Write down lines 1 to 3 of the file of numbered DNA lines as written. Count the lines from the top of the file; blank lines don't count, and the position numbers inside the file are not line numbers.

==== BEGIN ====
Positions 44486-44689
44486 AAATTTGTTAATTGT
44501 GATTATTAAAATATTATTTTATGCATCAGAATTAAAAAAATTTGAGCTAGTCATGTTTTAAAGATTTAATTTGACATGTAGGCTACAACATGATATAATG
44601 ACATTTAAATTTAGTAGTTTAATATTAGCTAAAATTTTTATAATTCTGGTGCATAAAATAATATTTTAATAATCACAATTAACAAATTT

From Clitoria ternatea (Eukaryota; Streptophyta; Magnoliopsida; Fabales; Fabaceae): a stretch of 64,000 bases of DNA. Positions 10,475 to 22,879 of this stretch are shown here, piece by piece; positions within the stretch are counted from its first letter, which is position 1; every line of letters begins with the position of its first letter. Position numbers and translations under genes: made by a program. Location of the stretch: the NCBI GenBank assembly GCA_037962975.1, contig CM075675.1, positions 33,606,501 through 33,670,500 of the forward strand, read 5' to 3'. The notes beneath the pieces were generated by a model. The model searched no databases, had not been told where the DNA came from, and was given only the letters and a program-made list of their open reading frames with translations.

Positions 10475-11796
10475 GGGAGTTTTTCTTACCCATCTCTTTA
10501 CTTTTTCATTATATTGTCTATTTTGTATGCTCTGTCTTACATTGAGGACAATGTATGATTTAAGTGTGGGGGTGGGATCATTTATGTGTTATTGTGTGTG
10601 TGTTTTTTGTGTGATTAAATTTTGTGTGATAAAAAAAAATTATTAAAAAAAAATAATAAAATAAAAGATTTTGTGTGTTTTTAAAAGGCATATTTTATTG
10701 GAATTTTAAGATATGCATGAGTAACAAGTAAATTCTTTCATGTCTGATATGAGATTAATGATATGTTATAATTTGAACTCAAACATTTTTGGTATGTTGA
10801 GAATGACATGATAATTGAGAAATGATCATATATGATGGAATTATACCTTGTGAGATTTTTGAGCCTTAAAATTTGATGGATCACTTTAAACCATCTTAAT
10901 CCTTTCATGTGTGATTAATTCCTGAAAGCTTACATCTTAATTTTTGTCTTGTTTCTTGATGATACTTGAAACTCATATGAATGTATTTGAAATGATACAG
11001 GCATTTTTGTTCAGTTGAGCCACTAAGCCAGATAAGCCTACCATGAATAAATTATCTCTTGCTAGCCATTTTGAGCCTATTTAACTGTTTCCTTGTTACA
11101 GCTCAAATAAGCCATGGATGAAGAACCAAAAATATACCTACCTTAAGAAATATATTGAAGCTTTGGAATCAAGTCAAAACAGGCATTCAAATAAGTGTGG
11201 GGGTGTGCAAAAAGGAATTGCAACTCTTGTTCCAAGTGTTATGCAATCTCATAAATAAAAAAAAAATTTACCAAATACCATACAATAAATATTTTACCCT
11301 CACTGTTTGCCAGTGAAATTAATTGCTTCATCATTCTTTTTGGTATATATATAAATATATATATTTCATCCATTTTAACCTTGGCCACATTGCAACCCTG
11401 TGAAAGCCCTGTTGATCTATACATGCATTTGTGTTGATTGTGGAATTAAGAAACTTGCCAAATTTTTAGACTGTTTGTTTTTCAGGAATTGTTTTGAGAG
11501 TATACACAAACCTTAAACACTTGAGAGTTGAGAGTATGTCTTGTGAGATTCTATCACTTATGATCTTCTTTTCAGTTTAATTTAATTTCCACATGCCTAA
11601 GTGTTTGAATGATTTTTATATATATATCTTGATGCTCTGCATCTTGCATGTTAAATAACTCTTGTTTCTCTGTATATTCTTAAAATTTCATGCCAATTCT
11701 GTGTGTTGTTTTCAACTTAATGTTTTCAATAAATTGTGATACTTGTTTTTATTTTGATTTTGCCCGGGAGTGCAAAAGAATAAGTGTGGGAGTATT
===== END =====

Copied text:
Positions 44486-44689
44486 AAATTTGTTAATTGT
44501 GATTATTAAAATATTATTTTATGCATCAGAATTAAAAAAATTTGAGCTAGTCATGTTTTAAAGATTTAATTTGACATGTAGGCTACAACATGATATAATG